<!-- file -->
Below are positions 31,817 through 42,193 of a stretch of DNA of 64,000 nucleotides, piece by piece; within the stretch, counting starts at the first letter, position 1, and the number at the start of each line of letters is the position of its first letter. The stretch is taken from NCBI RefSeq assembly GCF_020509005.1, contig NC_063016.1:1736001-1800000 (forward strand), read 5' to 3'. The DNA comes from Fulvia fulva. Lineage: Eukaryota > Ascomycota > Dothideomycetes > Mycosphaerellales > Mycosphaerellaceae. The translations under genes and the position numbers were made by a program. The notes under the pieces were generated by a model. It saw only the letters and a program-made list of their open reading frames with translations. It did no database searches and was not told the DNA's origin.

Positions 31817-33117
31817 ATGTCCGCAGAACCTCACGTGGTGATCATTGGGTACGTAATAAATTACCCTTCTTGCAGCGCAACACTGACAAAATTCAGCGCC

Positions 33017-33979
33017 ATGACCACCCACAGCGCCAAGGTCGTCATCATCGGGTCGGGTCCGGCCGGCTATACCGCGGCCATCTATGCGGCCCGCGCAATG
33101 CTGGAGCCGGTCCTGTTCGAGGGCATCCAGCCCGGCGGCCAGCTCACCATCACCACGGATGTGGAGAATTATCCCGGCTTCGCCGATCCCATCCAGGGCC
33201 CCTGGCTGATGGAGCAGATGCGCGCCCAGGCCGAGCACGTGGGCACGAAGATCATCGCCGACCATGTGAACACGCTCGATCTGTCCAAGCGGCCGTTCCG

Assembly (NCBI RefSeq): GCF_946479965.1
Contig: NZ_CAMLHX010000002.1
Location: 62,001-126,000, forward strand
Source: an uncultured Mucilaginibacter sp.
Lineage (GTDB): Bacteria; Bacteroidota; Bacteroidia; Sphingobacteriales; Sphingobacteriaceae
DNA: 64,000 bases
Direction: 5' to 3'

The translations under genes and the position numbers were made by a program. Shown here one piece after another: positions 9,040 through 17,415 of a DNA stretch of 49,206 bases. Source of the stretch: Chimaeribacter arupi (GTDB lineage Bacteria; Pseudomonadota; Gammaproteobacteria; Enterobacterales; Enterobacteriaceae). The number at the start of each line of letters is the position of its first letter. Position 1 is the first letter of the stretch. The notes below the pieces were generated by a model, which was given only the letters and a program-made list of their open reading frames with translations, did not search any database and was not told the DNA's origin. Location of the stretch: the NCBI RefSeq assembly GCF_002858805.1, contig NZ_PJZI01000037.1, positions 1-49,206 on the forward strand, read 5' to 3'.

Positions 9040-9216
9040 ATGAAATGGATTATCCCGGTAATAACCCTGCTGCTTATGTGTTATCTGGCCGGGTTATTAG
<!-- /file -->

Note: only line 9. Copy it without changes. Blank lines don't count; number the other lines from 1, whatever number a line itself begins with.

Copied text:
Contig: NZ_CAMLHX010000002.1